The Geography of North Dakota
Click here for a few definitions.
|Longitude / Latitude
||Longitude: 97°W to 104°W
Latitude: 45° 55'N to 49°N
|Length x Width
||North Dakota is about 340 miles long and 211 miles wide.
of North Dakota is located in Sheridan County, 5 miles SW of McClusky.
Longitude: 100° 34.1'W
Latitude: 47° 24.7'N
||North Dakota is bordered by Canada on the north and by South
Dakota on the south. On the east, North Dakota is bordered by
Minnesota and on the west, North Dakota is
bordered by Montana.
||North Dakota covers 70,704 square miles, making it the 19th largest of the
||68,994 square miles of North Dakota are land areas.
||1,710 square miles of North Dakota are covered by water.
||The highest point in North Dakota is White Butte at 3,506 feet
above sea level.
||The lowest point in North Dakota is the Red River at 750 feet above
||The Mean Elevation of the state of North Dakota is 1,900 feet above sea level.
||James River, Missouri River, Red River
||Lake Sakakawea, Lake Oahe
|From east to west, North Dakota is divided into three geographic regions. In
the east is the Red River Valley. To the west of the Red River Valley is the Drift
Prairie. The southwestern half of North Dakota is covered by the Great Plains.
The Red River Valley is flat. It lies along the border of Minnesota and is one
of the most fertile areas in the world. This area of North Dakota is farm
country and wheat and other crops cover the area along with livestock.
To the west of the Red River Valley is the Drift Prairie, rising from 200 to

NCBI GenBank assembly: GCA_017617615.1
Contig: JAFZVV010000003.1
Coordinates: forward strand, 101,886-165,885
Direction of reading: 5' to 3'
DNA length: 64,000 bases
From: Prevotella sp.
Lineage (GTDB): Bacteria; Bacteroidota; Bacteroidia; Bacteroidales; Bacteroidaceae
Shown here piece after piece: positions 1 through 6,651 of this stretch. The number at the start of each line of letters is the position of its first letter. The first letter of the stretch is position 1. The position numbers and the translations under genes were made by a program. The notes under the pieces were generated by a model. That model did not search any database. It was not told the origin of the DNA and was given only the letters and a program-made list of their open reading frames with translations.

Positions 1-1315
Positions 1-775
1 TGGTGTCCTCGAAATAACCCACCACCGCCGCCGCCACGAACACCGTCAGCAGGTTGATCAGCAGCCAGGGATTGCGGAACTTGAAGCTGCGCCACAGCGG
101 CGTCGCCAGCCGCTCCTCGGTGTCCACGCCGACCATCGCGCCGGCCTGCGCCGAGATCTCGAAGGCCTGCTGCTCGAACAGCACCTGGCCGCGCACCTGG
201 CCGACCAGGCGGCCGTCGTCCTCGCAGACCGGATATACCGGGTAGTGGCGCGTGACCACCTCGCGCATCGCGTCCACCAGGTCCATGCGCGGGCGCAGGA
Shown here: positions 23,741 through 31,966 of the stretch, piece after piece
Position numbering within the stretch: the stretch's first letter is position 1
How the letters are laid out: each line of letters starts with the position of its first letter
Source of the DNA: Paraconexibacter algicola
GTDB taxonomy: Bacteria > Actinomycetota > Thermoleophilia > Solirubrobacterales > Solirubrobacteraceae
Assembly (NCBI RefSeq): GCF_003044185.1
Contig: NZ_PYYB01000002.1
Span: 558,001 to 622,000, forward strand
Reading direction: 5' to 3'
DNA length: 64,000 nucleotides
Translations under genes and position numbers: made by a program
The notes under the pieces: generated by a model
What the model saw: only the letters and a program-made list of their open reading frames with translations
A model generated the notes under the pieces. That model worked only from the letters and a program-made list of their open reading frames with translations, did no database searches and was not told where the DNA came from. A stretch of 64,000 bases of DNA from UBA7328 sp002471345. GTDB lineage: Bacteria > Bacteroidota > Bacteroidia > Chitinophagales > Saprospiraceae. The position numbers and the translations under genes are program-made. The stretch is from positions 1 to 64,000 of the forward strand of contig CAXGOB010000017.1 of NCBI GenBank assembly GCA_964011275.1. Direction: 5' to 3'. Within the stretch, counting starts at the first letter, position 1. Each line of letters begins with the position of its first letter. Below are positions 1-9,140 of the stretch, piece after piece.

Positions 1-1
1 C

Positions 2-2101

2,000 feet over the Red River Valley. The Drift Prairie is separated from the
Red River Valley in the north by the Pembina Hills. This area is marked by rolling
hills, stream valleys, and numerous lakes where thousands of ducks nest every year.
In the north are the Turtle Mountains.
About half of North Dakota is covered by the Great Plains. The Great Plains, in
the southwestern section of the state, rise about 300 to 400 feet above the Drift
Prairie east of the Missouri River. The area is hilly and rich in mineral deposits.
Along the Missouri River, the land is lower. This area is called the Missouri Break.
To the south and west of the river is an area of rugged valleys and buttes called
The Badlands lie in southwestern North Dakota. This strip of beautiful monuments
to nature stretches about 190 miles and is about 6 to 20 miles wide. The Badlands
are a valley of stone and clay where wind and water have shaped the land into
strange and beautiful formations; buttes, pyramids, domes, and cones colored in
shades of browns, reds, grays, and yellows. In some areas of the Badlands the
rocks contain lignite coal that has been burning for many years. The clay above
these coal beds has turned bright pink and red. White Butte, the highest point in
North Dakota stands 3,506 feet above sea level in the Badlands.
( North Dakota Close-up )
|Climate (All temperatures Fahrenheit)
||The highest temperature recorded in North Dakota is 121°, Fahrenheit. This record high
was recorded on July 6, 1936 at Steele.
||The lowest temperature in North Dakota, -60°, was recorded on February 15, 1936 at Parshall.
||Monthly average temperatures range from a high of 84.4 degrees to a low of -5.1 degrees.
||Average yearly precipitation for North Dakota, from 1971 to 2000, is shown on
this chart from Oregon State University.